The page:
publishers) of instructional materials, kits, and equipment,
the support systems available to them and their teachers,
suggested ways of informing parents about the program and implementation,
the impact that the new program will have on the teacher evaluation process, and
plans for student and program assessment;
Identification and purchase of the instructional materials, related kits, and equipment (Sources and methods of re-supplying expendable materials should be included in the implementation plan.); and
Planning and execution of professional development experiences for teachers. (A comprehensive treatment of this important topic is available.)15
As important as developing consensus among district teachers and administrators is the task of developing support from and partnerships with various members of the community. These include parents of students in the school system, the non-parental public in the community, and representatives of local businesses and industry, local corporations, universities, professional organizations, science-related agencies, and museums.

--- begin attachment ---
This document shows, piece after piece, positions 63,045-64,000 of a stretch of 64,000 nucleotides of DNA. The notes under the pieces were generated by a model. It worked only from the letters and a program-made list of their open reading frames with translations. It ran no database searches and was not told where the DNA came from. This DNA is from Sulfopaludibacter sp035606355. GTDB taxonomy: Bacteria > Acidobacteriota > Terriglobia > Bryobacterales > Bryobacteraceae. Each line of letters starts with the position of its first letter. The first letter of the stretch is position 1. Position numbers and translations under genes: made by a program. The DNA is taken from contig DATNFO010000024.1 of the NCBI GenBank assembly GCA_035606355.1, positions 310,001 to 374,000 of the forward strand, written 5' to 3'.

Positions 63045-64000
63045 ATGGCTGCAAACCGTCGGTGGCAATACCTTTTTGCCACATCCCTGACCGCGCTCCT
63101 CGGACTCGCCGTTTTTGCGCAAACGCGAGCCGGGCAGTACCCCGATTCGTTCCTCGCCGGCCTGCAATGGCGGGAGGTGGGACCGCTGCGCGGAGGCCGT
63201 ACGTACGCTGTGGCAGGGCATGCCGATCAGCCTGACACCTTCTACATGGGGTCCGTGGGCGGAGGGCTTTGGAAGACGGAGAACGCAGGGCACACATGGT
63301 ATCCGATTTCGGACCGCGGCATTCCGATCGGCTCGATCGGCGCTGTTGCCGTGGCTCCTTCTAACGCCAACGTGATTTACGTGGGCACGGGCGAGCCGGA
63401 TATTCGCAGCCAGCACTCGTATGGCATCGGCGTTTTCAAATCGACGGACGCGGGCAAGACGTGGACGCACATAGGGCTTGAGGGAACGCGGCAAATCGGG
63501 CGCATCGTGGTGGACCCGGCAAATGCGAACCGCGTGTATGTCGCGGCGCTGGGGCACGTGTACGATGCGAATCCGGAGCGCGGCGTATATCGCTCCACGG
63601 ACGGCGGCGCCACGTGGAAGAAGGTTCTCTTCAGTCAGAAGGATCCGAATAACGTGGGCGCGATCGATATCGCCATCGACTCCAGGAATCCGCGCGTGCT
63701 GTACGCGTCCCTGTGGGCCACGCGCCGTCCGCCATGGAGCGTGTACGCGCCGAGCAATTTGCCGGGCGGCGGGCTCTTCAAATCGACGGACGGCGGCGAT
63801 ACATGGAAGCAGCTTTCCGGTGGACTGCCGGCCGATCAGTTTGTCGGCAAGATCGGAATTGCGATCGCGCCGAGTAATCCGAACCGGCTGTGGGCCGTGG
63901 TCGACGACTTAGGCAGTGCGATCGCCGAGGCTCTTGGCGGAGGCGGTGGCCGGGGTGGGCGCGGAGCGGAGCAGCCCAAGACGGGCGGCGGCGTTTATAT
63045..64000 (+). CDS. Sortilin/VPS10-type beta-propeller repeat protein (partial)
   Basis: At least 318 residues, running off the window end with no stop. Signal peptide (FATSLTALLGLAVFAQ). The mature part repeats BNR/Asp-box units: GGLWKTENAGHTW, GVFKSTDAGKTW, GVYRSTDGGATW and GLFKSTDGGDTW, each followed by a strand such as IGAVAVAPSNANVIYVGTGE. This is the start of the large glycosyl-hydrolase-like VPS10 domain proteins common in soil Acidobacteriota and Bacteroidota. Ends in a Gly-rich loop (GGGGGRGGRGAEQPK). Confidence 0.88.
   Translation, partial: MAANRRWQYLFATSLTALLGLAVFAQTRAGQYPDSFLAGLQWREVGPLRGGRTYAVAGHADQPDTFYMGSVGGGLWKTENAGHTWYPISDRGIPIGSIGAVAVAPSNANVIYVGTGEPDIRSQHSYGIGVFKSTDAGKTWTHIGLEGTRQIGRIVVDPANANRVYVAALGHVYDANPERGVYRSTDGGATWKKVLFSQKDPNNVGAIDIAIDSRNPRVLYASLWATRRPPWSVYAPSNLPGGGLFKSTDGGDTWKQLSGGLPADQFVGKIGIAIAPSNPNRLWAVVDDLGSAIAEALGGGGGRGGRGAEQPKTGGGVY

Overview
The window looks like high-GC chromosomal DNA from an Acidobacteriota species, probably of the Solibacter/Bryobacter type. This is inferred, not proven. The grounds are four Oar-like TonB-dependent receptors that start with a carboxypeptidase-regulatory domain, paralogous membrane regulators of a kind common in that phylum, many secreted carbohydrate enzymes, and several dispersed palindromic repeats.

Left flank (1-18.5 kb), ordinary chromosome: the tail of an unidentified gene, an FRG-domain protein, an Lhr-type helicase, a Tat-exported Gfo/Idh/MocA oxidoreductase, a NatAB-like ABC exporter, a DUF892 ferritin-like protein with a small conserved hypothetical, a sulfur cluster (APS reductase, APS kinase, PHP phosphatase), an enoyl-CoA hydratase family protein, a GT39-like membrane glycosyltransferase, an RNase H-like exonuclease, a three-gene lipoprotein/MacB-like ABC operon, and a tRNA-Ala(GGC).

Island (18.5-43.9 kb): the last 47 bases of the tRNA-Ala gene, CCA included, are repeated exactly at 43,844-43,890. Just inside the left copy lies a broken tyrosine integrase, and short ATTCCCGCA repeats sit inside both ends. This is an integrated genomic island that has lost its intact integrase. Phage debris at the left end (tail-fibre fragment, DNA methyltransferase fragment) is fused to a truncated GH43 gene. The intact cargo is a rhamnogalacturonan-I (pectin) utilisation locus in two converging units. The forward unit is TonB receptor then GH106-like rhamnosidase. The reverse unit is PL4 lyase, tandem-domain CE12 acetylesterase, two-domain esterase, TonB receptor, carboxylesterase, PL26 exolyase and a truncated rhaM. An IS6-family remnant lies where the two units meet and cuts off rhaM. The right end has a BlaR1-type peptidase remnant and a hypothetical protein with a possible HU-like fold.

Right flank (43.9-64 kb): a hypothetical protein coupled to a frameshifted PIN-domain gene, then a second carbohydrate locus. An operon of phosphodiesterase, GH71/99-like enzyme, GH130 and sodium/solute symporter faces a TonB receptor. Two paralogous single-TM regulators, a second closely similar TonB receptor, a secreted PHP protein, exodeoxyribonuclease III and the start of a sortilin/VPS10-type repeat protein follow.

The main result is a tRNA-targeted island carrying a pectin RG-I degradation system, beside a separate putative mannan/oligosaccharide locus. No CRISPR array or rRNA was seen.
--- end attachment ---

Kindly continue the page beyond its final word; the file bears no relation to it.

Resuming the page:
The wide range of reasons for examining student achievement include
helping teachers improve their instruction and the achievement of their students;
providing teachers with a basis for assigning grades:
assist teachers and administrators with decisions about tracking, promotion, and graduation;
informing students, parents, and the general public about how well students are achieving; and
assisting in monitoring the quality of teaching, the effectiveness of the curriculum program, and other ''opportunity to learn" factors (such as infrastructure support, supplies and materials availability, facilities, and so on).
The role of assessment is much broader than the assignment of grades